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Dodgers, is home-field advantage vital? Bet the house on it

L.A.'s a different team at Dodger Stadium and needs to seize on every edge in the postseason.

September 20, 2009|T.J. SIMERS

Former Dodger Brad Penny had already given up a grand slam, back-to-back homers, seven runs total, and the third inning wasn't over Saturday as he walked off the mound.

Welcome back to Dodger Stadium, Penny having his way with the Dodgers in San Francisco six days ago, but now hearing from Toby Keith over the sound system singing, "I ain't as good as I once was."

And now you know why I told Joe Torre he's nuts.

The Dodgers are a different at home. They had the best record in baseball for much of this season because they are different at home.

The Dodgers are going to clinch the division title in the next week, and they already have two more wins than the Cardinals, three more than the Phillies for the best record in the National League.

If they continue to win, they will have the home-field advantage in the first round of the playoffs, which goes only five games, and then the home-field advantage in the seven-game series leading into the World Series.

Most knowledgeable baseball folks give the Dodgers no chance of advancing in the playoffs because the Phillies and Cardinals have better 1-2 pitchers at the top of their rotations.

So why wouldn't the Dodgers take advantage of every advantage offered -- beginning with Dodger Stadium? Only one team in the National League has more wins at home this year than the Dodgers, and that's the Giants, who can't hit unless urged on by their fans.

Washington was at home to beat USC. Two years ago the Lakers got waxed by the Celtics in Boston, the home-court advantage playing a big role.

"Basketball is different," Torre said, although he had to admit, "all the courts are the same, so I never could understand why one or the other made that much difference."

It's the fans, the atmosphere, I suggested.

"Aghytadg," Torre said, or something to that effect. "I'm not saying it's not nice to have the fans, but I'd rather have a player that I need."

How's that for a headline: Torre to fans -- We don't need you. It would have been much better had he just said, "You win the argument."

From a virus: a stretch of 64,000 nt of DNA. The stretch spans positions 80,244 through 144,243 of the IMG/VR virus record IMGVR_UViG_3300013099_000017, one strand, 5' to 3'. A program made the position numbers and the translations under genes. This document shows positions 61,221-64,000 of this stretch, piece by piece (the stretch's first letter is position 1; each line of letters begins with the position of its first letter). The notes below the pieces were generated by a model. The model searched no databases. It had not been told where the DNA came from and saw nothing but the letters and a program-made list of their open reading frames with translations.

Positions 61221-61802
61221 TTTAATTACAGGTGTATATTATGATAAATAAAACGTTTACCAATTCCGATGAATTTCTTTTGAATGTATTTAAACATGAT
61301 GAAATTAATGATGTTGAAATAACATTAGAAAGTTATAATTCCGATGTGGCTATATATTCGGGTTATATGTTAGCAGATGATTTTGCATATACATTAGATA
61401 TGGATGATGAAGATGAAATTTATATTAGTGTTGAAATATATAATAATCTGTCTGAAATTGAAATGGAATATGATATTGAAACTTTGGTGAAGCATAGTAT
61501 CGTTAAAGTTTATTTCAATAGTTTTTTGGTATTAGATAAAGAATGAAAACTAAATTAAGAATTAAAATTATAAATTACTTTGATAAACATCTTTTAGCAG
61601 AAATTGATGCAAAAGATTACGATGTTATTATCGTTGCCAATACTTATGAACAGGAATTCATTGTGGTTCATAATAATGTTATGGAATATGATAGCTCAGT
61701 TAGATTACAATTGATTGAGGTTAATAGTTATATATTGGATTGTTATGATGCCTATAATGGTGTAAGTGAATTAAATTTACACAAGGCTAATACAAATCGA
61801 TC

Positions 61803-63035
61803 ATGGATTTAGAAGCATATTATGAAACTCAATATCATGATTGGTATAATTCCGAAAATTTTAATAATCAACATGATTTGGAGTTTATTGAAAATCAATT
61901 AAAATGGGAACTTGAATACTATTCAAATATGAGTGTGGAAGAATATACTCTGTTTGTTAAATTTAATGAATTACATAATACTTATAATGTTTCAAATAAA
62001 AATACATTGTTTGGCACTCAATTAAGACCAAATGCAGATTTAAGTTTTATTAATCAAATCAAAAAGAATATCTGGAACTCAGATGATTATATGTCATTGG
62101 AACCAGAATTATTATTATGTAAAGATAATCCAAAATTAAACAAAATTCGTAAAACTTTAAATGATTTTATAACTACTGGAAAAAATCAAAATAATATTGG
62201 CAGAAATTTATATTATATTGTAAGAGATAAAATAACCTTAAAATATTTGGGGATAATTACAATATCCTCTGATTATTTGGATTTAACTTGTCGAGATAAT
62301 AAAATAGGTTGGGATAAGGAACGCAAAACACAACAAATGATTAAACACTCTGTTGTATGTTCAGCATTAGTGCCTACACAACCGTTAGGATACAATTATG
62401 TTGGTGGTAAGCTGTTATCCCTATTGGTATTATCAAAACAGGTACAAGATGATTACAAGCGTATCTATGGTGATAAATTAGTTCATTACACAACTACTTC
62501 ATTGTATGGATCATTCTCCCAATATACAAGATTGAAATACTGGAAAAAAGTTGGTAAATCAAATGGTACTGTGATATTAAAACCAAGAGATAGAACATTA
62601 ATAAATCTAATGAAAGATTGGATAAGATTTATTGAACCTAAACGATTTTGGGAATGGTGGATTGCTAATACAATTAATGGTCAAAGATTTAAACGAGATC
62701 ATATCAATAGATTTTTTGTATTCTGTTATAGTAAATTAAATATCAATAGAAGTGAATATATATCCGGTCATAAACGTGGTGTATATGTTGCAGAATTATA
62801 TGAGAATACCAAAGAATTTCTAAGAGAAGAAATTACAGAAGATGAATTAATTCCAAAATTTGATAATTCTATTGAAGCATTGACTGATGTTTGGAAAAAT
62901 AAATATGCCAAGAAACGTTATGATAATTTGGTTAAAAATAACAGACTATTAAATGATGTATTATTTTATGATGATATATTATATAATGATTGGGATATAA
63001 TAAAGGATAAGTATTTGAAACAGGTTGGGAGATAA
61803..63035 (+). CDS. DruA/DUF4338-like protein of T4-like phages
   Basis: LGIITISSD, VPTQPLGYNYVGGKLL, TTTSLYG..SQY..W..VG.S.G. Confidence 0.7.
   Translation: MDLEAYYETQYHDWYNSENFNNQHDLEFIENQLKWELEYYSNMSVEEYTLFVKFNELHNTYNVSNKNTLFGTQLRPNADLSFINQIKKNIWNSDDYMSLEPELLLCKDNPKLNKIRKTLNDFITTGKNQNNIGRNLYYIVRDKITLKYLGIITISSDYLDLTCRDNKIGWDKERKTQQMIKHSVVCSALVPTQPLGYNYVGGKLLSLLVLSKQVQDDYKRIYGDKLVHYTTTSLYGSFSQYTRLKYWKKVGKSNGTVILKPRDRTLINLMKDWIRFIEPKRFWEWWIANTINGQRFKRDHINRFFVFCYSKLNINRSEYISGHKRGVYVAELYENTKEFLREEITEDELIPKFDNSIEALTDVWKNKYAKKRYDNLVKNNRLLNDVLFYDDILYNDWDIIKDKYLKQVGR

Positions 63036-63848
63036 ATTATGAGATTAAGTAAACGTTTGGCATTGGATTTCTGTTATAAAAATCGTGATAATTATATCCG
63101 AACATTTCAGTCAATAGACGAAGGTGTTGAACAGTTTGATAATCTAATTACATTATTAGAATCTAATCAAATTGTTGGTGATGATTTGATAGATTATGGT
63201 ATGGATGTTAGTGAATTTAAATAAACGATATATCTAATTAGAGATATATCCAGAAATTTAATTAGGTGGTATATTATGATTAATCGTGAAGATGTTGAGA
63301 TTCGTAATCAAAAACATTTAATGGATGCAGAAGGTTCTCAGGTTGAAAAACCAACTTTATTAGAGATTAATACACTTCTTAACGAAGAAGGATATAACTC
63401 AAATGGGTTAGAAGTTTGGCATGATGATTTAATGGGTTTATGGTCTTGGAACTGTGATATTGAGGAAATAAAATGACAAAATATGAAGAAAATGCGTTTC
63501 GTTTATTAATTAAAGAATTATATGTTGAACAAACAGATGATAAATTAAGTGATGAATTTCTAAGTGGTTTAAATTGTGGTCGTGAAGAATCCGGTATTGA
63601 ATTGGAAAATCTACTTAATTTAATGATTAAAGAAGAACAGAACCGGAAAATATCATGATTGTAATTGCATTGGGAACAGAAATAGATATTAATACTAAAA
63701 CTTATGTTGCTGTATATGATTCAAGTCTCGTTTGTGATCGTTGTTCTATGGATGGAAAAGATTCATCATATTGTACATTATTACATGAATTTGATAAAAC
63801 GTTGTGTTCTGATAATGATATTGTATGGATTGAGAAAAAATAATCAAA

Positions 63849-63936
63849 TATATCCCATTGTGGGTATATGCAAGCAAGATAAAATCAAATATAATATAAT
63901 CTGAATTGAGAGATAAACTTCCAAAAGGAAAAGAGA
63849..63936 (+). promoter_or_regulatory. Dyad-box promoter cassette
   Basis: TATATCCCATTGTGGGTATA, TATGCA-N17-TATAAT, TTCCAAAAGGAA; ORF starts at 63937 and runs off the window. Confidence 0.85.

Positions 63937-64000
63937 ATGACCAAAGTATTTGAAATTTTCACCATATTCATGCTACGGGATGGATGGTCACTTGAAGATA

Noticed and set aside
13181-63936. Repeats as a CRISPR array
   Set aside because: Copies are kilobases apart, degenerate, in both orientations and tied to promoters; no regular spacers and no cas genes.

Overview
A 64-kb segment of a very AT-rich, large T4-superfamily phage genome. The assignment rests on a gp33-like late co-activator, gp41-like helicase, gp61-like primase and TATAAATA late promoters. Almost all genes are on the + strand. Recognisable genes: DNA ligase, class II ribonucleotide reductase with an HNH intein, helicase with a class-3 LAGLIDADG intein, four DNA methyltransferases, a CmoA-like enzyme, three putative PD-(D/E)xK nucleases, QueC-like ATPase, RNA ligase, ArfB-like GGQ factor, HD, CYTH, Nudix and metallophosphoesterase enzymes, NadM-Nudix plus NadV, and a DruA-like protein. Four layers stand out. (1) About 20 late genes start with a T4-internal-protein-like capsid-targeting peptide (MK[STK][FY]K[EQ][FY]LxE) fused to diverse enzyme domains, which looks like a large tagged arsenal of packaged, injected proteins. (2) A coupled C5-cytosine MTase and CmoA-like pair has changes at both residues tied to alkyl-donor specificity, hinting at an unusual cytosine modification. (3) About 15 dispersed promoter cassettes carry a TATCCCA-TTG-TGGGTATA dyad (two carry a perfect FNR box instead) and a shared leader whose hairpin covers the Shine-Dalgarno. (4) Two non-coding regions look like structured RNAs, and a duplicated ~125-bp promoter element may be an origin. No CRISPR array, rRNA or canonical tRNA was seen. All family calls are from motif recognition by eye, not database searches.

I say emotion might very well make up for the lack of pitching that everyone else says will do in the Dodgers. Do you want Manny Ramirez playing a strange left field? OK, he does already, but in a strange park?

I say players compete all season long, adrenaline more than ever kicking in for the playoffs. November is a good time to rest.

A couple of years ago I had this same disagreement with Mike Scioscia, who is almost always wrong, and he is nuts.

The other night he was crying about a ball that wasn't called a strike and carrying on as if he had been sent to his room without dinner. Everyone else in red took his lead, the Angels very much the poor sports and losing their cool. I also blame it on Gary Matthews Jr.; you know, just because.

Anyway, Scioscia decided to rest his players rather than go all out for home-field advantage a few years back and so the Angels opened in Fenway Park and lost the series.

"I agree with Scioscia," Torre said, probably because he was once an Angels broadcaster. "I did the same thing against the Angels when we had the chance to win the home-field advantage."

And what happened?

"We lost the series," Torre said.

Torre continued to plead his case, one thing working in his favor, he's won more postseason games than any manager in baseball -- 80. And lost 54. No telling how many playoff wins he might have now had he worked harder to stay home.

"I disagree -- just because you take out your regulars doesn't mean you're not trying to win," he said. "There are Sundays when we play Brad Ausmus at catcher and Mark Loretta and. . . ."

"And if I'm buying a ticket, I feel cheated."

"Aghytadg," said Torre or something to that effect, while saying it comes down more to pitching in the last week of the season, and so keep an eye on whom the Dodgers start on the mound once they've clinched the division title and the home-field advantage is the only thing in question.

If Charlie Haeger gets the call, the Dodgers are throwing it.

"I think the team that opens at home in the playoffs is under more pressure," Torre said, and if that's the case, then why not start the season with a team cheer: "Let's win a wild-card berth and start the playoffs on the road"?

"You start out at home and you're supposed to win," Torre said. "In this sport it's not that bad to start on the road."

I told you he was nuts.


DON'T KNOW if it will wear thin, but I caught Jameson Moss' act, which has him lip-syncing "Don't Stop Believing" on the Dodger Stadium scoreboard, and it was hilarious.

Moss is a Dodgers season ticket-holder, and to start off the eighth inning the Dodgers play the Journey song, the camera settling on Moss whose histrionics really get the crowd roaring -- cheering almost as loudly as when they posted USC's loss on the scoreboard.

Someone want to explain that?


I'M HAPPY to report that Ramirez, who was unable to catch a fly ball to start the game, successfully caught an elevator after the game to make an early exit from the clubhouse and avoid the media.


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